Getting Familiar with the new Linker Editor

Nearly every embedded system requires that a developer dive into the linker file to parse out space for calibration data, look-up tables or even bootloader and application spaces. Despite modifying the linker file in most applications, developers are generally apprehensive and even intimidated by the linker file contents! All linker files are not created equal and the commands and structure for one compiler will rarely match another’s. Starting in e2 Studio, a linker file configurator is now included to help ease the burden of remembering or investigating how the linker file works. In this post, we will examine how to use the linker file configurator.


Open any Renesas Synergy™ Software project and in the Project Explorer, navigate and expand the scripts folder. Double clicking on the .ld file will open up the linker configurator and result in something similar to the following being displayed.



The linker configurator contains three different tabs:

  • A sections tab for modifying sections and assignments within the linker
  • A memory tab for creating and modifying memory regions such as FLASH, RAM and so forth
  • A plain text view of the linker


First, let’s examine the Sections tab. The sections tab is shown by default when a linker file is double clicked. From a first glance, it can seem a bit overwhelming, but don’t forget there are a lot of default settings already preconfigured and making adjustments to those settings or adding a new section is far easier once you get used to it. For example, let’s say that you want to add a new flash section. Previously this would have required going into the linker file and figuring out where to put it. Now a developer can press the ‘Add Section’ button and configure the section as needed. An example is shown below:


Once the section is created, a developer can click on the section folder on the left side of the configurator and add assignments. Below is an example for creating a new symbol, MyNewSymbol.



The memory tab is perhaps one of my favorites. There are many instances where a developer will want to modify the memory regions defined in a linker. Take for instance, when a developer is creating a bootloader. The developer will need to create separate memory spaces for the bootloader, application space 1 and application space 2. This requires modifying the linker to define where the FLASH memory region begins along with specifying its length. Each application linker file would still only have a single flash region but the region would be a smaller part of the whole. A developer can easily do this by simply changing the start address and length for the memory region. FLASH normally would have started at 0x100000 and had a length of 0x100000. An example for application slot 2 can be seen below where FLASH begins at 0x00180000 and has 0x00100000 for its length.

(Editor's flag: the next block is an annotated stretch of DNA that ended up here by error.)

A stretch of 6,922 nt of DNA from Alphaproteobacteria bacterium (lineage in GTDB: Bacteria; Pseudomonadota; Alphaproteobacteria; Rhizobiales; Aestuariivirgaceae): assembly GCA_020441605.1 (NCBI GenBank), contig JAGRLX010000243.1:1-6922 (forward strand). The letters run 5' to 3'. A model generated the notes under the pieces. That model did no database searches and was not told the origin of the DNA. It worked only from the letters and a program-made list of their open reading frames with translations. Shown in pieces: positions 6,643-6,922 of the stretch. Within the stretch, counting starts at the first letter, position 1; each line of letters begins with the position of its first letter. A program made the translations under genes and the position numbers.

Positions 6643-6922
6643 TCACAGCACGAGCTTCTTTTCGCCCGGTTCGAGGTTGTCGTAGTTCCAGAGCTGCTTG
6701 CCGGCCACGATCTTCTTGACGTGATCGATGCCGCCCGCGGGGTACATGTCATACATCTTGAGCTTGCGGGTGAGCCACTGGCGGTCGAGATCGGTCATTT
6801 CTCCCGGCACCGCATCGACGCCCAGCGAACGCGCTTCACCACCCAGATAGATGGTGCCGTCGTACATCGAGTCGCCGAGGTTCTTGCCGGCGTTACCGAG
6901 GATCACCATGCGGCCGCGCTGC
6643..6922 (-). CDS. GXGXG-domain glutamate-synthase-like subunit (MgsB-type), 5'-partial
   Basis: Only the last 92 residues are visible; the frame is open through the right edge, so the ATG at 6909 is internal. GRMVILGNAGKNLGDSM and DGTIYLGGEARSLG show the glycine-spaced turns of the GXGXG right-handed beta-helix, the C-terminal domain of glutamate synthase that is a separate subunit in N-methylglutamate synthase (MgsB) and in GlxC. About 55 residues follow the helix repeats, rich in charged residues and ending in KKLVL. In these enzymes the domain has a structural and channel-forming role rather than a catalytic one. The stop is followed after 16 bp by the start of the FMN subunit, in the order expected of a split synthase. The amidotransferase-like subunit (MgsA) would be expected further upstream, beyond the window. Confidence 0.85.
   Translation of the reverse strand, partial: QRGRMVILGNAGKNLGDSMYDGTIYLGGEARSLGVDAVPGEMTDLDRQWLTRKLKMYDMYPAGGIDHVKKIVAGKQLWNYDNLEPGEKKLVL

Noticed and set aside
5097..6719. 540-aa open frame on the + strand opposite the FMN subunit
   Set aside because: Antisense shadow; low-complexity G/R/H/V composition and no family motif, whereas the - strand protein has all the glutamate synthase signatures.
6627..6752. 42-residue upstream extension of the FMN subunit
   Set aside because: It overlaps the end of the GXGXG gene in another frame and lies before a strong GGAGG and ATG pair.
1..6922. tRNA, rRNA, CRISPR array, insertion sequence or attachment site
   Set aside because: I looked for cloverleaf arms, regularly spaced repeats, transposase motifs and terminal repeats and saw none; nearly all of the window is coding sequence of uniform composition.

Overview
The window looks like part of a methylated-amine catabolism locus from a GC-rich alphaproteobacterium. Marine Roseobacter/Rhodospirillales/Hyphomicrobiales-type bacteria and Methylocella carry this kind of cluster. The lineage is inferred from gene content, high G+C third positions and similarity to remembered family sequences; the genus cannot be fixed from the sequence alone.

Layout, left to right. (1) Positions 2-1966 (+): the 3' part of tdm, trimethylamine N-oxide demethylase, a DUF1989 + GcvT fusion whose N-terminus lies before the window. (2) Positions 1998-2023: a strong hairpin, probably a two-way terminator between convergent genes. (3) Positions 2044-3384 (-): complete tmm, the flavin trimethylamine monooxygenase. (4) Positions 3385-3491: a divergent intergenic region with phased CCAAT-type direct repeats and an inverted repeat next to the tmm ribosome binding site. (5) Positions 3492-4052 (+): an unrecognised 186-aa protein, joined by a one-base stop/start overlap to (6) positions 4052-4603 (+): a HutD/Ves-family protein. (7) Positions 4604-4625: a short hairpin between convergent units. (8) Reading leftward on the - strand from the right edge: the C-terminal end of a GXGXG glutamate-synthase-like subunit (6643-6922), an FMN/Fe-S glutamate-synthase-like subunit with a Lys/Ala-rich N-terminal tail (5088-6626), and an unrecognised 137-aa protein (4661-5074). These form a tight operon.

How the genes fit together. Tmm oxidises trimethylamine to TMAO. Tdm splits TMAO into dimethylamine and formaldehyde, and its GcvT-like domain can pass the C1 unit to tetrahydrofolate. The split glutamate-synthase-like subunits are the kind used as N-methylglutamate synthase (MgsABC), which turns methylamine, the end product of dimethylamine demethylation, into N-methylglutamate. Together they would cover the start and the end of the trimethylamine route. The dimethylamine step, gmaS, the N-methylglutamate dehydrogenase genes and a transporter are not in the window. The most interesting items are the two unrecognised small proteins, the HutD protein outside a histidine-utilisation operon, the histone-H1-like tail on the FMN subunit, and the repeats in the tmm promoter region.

Using the Sections and Memory configurator is far easier than trying to modify the linker text; However, if you are a developer who is comfortable with the linker file or even prefer the plain text, it’s still possible to access it and modify it manually. This is done by clicking on the tab that has the linker file name. Everything one would expect to see in a linker can then be accessed as shown in the image below.



That’s it! An additional, simply tool to help make changing the linker file easier. In the next post, we’ll pick back up where we left off by examining further how we can debug Synergy based applications.


Until next time,


Live long and profit!





Hot Tip of the Week


Did you know that Renesas provides a set of Technical Updates on all things Synergy? These articles identify newly identified limitations, constraints and other considerations important to development. You can access technical updates from the MCU page, then select the Documentation Tab and click on the Technical Update check box and then the Filter button. For example, you can find S7 related Technical Updates here:


Some example topics are shown below:

Revised information for current version of the User's Manuals

Unexpected GLCD interrupt generated in S7G2 and S5G9 after GLCD starts

Additional description related to the SRAM store buffer  

AES restrictions and changes to orderable part number for S124